"The tragic reality is that very few sustainable systems are designed or applied by those who hold power, and the reason for this is obvious and simple: to let people arrange their own food, energy and shelter is to lose economic and political control over them. We should cease to look to power structures, hierarchical systems, or governments to help us, and devise ways to help ourselves." - Bill Mollison

Thursday, April 30, 2009

Haughty Asparagus

Looking down on their new relations the snobbish green asparagus was not at all pleased to be sharing its bed with a foreign visitor. "Who are these purple aberrations that have managed the winter and are now attempting to become permanent squatters, disrupting our all green society?" they demanded.

Looking up at their much larger rivals the peculiar purple asparagus respond "We are much sweeter and more tender then you, green asparagus. The farmer says we may stay as long as our performance holds up."

The green ones scowl and make preparation for a most bountiful harvest, "We will show the farmer who is best, we may not be as tasty but are far more productive" they tell each other.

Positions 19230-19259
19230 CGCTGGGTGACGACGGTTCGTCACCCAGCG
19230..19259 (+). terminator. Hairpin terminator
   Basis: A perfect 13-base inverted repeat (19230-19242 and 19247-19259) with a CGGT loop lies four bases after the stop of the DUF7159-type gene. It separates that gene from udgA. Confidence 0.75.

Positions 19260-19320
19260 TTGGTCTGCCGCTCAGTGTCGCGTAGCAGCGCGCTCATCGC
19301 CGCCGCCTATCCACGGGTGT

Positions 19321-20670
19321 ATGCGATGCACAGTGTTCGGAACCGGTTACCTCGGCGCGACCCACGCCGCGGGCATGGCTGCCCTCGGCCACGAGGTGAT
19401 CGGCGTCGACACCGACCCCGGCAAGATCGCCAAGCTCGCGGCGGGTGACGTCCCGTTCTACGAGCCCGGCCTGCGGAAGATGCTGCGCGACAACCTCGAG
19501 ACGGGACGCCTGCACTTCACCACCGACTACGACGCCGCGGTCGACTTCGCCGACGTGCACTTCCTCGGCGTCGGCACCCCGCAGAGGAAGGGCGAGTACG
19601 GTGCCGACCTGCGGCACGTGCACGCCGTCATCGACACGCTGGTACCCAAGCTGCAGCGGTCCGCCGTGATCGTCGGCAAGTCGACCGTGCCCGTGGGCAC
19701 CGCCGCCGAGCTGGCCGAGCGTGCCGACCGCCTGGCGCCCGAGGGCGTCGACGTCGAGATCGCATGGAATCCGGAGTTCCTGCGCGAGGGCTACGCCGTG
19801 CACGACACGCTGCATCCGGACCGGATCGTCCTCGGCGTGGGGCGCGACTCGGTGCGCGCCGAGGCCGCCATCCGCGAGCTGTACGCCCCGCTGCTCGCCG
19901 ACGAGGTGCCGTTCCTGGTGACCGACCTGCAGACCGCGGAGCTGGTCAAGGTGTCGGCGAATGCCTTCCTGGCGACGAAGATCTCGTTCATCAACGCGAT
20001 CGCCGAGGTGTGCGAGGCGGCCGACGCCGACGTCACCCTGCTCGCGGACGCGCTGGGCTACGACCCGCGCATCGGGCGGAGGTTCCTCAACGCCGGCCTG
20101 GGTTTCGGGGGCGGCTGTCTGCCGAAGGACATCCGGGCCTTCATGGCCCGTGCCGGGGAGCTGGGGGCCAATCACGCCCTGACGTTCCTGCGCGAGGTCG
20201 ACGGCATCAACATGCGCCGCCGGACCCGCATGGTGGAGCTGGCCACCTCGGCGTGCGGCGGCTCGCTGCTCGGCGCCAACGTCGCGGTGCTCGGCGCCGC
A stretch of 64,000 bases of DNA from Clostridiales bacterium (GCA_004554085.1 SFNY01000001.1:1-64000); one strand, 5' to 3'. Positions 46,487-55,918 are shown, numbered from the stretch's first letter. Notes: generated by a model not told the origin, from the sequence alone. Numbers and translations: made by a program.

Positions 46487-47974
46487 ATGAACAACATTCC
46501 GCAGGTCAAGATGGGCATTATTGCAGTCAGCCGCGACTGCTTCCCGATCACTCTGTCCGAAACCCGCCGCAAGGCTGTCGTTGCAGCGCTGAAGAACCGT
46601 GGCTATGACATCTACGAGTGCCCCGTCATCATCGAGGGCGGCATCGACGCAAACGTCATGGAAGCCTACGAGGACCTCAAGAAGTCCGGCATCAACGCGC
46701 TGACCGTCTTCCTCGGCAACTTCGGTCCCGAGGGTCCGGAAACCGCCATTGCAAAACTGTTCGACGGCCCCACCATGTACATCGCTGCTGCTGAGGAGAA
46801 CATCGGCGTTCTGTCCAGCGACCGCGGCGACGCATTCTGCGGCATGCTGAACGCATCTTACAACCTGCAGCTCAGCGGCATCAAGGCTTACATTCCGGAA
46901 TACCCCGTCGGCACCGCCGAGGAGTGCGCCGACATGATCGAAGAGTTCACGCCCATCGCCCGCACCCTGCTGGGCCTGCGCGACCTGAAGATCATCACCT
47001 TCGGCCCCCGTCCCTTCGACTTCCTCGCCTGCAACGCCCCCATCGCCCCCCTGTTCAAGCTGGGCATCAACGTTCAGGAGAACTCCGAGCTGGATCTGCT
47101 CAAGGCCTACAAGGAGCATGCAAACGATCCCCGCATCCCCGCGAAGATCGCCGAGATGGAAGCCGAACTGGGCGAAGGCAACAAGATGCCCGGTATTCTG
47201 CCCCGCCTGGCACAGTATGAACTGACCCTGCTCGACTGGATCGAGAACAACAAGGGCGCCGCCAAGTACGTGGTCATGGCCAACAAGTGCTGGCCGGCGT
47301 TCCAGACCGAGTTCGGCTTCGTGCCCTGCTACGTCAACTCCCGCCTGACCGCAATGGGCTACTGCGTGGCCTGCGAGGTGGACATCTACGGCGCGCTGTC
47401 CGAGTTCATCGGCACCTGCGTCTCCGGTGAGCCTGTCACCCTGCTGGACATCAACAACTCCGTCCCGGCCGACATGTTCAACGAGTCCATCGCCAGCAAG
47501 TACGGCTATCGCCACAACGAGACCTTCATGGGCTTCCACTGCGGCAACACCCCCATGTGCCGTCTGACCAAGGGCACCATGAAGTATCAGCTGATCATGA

The purple asparagus responds in kind, focusing it's energy on delicate flavor rather than quantity.

The farmer smiles, having overheard the argument, and thinks to himself "Just wait until I introduce the spargel" (white asparagus).

Tuesday, April 28, 2009

Eternal Kale, Collards, and Chicory

In a previous post, Our Boreal Garden, I mentioned the transplanting of kale rootstock. Kale and collard greens that have been overwintered either in our garden or replanted from the root cellar can be expected to bring forth new growth in the very early spring. One of the advantages of this compared to direct seeding is that one should be able to achieve much larger leaf growth early on as the roots have already been developed and most of the plants energy is directed towards leafing out and going to seed. We usually have a good one or two months in which we are able to harvest the leaves before warm temperatures cause the plants to bolt.